Changes in the sense of taste and smell are a common side-effect experienced by patients being treated for cancer. Changes in these senses can affect food preferences and food intake of the patient. Therefore, eating healthy and tasteful might become a problem for cancer patients.
The HungerNdThirst Foundation has now signalled a possible negative impact of changes in the sense of smell and taste on patient recovery and quality of life. The foundation is focusing its attention on finding ways to improve the sensation of taste for cancer patients (and ex-patients) by modifying food, for example. The foundation has asked the Science Shop at Wageningen University and Research to help answer certain research questions in order to provide patients and care professionals with suitable practical information on taste and smell changes and the impact of these changes on nutrition.
Within the various subprojects it appeared that the prevalence of changes in smell and taste is high in cancer patients who undergo chemotherapy. This makes it important to discuss smell and taste problems in the daily care practice. Tailor-made solutions for the patient are needed, with a focus on taste perception and tasty food, instead of eating because it has to be done.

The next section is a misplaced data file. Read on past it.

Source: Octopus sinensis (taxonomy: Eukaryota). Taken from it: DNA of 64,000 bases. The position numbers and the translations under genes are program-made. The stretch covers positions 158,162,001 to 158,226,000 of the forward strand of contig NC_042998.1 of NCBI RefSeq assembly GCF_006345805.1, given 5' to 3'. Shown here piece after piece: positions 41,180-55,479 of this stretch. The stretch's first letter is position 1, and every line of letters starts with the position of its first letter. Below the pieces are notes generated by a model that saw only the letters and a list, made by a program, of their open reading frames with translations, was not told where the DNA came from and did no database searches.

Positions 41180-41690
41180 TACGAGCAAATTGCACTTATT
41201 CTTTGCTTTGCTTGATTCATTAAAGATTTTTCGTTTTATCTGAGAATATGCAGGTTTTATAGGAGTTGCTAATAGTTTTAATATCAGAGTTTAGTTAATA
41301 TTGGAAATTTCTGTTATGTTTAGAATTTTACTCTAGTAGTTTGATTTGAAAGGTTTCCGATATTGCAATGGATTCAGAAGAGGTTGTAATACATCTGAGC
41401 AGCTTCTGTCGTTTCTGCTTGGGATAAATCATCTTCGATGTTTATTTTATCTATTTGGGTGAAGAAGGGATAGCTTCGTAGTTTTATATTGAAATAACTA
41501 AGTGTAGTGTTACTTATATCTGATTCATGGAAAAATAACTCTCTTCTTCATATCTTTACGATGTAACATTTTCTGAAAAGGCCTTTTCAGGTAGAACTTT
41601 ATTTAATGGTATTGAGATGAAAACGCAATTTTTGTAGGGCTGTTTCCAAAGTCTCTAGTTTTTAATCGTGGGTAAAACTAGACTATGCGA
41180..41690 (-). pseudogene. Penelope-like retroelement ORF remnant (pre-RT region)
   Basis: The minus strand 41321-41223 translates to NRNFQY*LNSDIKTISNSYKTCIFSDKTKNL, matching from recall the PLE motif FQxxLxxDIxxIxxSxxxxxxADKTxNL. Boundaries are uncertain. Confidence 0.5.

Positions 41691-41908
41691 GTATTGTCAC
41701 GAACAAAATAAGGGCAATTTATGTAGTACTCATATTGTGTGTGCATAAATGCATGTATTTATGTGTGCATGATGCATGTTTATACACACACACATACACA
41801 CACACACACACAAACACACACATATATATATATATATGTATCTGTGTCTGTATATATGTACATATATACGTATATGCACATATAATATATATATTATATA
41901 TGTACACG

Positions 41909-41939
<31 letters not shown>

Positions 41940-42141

In practice it proves difficult to have cancer patients eat well and tastefully. That is why it is important to translate the available knowledge into practical solutions that can be used in the daily care practice and in the daily life of the patient. More research into the validation of available tools for the daily care practice can also contribute to the improvement of the care surrounding olfactory and taste changes in cancer patients.
As a result of the project, four fact sheets were drawn up: for doctors, nurses, dietitians and the patients themselves. These factsheets (in Dutch) contain information about smell and taste changes and practical tips and advice. With these factsheets we hope to give patients and caregivers the tools to continue making healthy choices during illness and treatment, despite smell and taste changes. This allows the recovery to be promoted and patients can continue to eat tasteful for a better quality of life.